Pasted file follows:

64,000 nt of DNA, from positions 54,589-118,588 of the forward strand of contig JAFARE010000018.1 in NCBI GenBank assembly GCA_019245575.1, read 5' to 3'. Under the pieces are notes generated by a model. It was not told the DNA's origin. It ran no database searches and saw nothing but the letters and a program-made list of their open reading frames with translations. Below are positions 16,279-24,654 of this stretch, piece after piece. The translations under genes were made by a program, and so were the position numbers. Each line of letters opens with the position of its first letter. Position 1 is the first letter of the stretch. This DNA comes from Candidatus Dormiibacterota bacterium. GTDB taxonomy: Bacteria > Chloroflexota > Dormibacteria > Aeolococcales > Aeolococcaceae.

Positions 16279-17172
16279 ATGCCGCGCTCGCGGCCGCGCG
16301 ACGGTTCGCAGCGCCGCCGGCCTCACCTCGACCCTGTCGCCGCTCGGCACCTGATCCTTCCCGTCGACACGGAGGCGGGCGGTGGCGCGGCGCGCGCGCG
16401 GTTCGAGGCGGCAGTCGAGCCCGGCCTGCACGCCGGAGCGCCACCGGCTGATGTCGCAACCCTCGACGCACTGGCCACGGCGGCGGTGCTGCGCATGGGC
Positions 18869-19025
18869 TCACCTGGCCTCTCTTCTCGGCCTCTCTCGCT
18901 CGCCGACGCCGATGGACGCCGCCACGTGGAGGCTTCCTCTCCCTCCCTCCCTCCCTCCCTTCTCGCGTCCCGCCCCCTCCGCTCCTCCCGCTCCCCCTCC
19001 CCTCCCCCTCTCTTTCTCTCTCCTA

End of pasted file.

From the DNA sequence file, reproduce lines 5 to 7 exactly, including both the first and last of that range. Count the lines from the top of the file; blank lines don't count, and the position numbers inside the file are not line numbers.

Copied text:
16401 GTTCGAGGCGGCAGTCGAGCCCGGCCTGCACGCCGGAGCGCCACCGGCTGATGTCGCAACCCTCGACGCACTGGCCACGGCGGCGGTGCTGCGCATGGGC
Positions 18869-19025
18869 TCACCTGGCCTCTCTTCTCGGCCTCTCTCGCT